ETF investors face small cap conundrum

Small caps have been a happy hunting ground for active managers, but what options do ETF investors have in this area of the market?

Tom Eckett


The small cap arena continues to be the stronghold of active funds, especially in the UK, where managers have delivered huge outperformance this year. But is there anything issuers and index providers can do to offer ETF investors more competitive strategies in this area?

The small cap story has been no different this year. According to data from Albemarle, some 97.7% of active funds in the Investment Association’s UK Smaller Companies sector outperformed their passive benchmark in Q2, the most across all IA sectors.

Now, although this data only highlights three months of performance, it does provide a snapshot into the struggles of delivering strong performance as a market-cap-weighted ETF as one heads down the size spectrum.

BlackRock is currently the only ETF issuer in Europe brave enough to offer a purely UK small cap ETF through the iShares MSCI UK Small Cap UCITS ETF (CUKS), which currently has $796m assets under management (AUM), a sizeable chunk for an ETF that sits in the realm of active managers. CUKS tracks the MSCI UK Small Cap index, which is a market-cap-weighted index currently offering exposure to 266 stocks.

So why should active managers outperform when investing in small caps? The conventional wisdom is that the market is wholly inefficient compared to the larger cap space. While there will be huge numbers of analysts assessing each move a company makes in the FTSE 100, the same cannot be said for companies in the AIM market, for example.

As Andrew Limberis, investment manager at Omba Advisory & Investments, explained: “There are fewer analysts monitoring small caps, there is less liquidity and there are fewer institutional investors simply due to the size of the small cap market. “This leads to less efficient pricing of securities, which makes a market-cap-weighted index less representative of the true underlying market”.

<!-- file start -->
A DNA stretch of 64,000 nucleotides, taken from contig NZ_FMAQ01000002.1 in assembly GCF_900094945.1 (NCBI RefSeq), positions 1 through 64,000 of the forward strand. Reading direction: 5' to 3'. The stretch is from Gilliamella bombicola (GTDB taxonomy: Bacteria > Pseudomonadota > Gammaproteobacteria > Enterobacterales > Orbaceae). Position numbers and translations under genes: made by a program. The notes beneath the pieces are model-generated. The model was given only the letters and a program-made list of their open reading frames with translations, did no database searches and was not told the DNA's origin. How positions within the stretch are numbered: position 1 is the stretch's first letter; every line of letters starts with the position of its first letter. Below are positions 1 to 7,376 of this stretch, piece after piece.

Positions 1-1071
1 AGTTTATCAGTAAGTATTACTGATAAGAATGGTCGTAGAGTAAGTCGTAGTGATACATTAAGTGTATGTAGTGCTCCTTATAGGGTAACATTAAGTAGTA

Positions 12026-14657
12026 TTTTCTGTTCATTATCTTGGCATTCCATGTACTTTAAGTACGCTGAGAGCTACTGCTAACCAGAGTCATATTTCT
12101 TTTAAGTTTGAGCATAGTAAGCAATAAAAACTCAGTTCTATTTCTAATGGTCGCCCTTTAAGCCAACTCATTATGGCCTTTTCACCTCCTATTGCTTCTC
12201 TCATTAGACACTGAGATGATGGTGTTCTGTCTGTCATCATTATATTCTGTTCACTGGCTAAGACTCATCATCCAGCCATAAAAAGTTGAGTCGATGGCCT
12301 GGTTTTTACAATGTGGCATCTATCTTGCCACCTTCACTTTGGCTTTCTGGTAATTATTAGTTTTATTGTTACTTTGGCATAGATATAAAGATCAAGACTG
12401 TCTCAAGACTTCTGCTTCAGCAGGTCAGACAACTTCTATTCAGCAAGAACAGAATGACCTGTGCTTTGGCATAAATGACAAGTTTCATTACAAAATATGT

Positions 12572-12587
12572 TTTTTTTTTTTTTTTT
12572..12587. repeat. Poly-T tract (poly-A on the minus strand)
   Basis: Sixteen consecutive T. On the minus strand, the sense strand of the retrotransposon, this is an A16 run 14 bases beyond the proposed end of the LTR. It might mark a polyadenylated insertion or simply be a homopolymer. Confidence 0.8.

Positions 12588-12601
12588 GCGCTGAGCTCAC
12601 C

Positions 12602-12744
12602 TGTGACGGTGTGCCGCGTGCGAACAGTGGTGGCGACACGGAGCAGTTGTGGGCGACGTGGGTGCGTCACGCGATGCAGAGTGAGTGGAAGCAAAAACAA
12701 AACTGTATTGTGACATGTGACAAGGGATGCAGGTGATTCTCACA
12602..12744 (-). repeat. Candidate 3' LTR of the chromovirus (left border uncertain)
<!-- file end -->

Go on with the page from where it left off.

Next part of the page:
This is the crucial point. Because stocks are not priced accurately due to the relative lack of analysis taking place, a market-cap-weighted index could struggle to capture the entire market accurately and could lead to overweights or underweights in certain stocks and sectors that active managers can take advantage of.

If it is not a market-cap-weighted approach that will prove successful, then what? The majority of small cap ETFs offering exposure to global, European, US and emerging market equities are market-cap-weighted, however, some issuers have taken a different approach.

WisdomTree, for example, through its range of small cap ETFs, the WisdomTree Europe SmallCap Dividend UCITS ETF (DFE) and the WisdomTree Emerging Markets SmallCap Dividend UCITS ETF (DGSE) fundamentally weight a basket of stocks based on dividends.

The ETFs incorporate quality and momentum factors as well as applying an ESG screen to capture what it determines as “fast-growing, cash-generative” companies.

While an innovative approach, the ETFs have only gathered a combined $83m AUM since launch in 2014 while the firm closed one of the range in August 2020.

Another approach comes from State Street Global Advisors through the SPDR MSCI USA Small Cap Value Weighted UCITS ETF (USSC). Tracking the MSCI USA Small Cap Value Weighted index, USSC looks to capture value stocks by focusing on four metrics: sales, book value, earnings and cash earnings.

This combination of small caps and value has paid off, with USSC among the best performing ETFs this year, returning 25.4% as at 15 September, following the swing back to value in November 2020.

These ETFs show the potential in the space, however, I fear it could be a while yet before issuers are able to fully exploit the potential alpha available in small caps.

This article first appeared in ETF Insider, ETF Stream's new monthly ETF magazine for professional investors in Europe. To access the full issue,click here.

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